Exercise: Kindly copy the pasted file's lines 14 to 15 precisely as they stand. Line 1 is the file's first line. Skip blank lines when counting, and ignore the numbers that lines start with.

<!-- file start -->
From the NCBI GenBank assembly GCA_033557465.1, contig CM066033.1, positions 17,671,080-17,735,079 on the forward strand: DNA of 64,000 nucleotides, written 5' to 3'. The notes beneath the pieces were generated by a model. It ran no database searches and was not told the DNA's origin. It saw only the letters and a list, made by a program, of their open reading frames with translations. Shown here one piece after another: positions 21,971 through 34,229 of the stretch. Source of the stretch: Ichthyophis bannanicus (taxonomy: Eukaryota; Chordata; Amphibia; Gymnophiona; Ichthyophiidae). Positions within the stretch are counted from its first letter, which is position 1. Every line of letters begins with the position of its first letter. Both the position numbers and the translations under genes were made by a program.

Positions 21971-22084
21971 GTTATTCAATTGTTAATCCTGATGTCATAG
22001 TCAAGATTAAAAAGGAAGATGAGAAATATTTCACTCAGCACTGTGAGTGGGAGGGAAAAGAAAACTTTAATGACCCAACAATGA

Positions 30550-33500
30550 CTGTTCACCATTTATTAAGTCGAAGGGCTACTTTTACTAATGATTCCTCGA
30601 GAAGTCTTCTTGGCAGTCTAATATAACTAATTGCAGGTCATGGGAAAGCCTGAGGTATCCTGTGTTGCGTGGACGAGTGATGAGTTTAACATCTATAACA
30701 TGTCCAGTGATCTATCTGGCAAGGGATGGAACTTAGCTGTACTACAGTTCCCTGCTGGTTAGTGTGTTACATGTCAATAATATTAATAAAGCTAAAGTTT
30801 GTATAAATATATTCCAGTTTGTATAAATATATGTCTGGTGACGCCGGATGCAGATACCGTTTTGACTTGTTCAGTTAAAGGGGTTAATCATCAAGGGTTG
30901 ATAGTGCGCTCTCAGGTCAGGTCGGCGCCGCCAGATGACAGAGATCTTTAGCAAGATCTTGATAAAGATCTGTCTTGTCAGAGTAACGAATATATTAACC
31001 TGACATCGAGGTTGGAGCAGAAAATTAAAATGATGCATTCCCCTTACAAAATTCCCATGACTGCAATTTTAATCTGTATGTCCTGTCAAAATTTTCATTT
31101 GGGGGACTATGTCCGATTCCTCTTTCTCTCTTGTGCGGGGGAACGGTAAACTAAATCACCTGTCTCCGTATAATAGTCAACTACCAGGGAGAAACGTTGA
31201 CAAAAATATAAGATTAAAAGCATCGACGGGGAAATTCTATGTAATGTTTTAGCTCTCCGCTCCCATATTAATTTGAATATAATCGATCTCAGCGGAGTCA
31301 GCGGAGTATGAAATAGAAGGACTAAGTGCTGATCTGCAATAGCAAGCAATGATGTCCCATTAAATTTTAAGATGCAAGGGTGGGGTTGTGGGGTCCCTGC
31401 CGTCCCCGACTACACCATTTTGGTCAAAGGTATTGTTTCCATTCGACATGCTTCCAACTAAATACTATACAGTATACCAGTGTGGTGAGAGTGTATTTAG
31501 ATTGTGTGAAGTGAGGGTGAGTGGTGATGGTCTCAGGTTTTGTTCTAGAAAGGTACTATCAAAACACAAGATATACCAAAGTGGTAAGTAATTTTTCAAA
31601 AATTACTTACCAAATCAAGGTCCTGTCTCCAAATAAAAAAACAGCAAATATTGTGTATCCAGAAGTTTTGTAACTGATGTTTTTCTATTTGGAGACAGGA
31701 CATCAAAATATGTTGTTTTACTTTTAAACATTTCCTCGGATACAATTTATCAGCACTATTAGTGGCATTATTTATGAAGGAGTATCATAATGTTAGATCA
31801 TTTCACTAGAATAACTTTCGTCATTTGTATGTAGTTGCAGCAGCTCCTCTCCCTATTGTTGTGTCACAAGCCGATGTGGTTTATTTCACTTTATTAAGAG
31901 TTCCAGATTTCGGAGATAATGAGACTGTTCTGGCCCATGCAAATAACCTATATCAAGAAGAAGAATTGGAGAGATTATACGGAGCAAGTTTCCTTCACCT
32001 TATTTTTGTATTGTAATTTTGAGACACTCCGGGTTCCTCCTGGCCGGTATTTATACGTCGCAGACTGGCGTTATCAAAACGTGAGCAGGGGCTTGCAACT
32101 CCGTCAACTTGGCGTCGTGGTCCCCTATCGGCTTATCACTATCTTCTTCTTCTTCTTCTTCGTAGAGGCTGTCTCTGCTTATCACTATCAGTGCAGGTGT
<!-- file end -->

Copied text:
31301 GCGGAGTATGAAATAGAAGGACTAAGTGCTGATCTGCAATAGCAAGCAATGATGTCCCATTAAATTTTAAGATGCAAGGGTGGGGTTGTGGGGTCCCTGC
31401 CGTCCCCGACTACACCATTTTGGTCAAAGGTATTGTTTCCATTCGACATGCTTCCAACTAAATACTATACAGTATACCAGTGTGGTGAGAGTGTATTTAG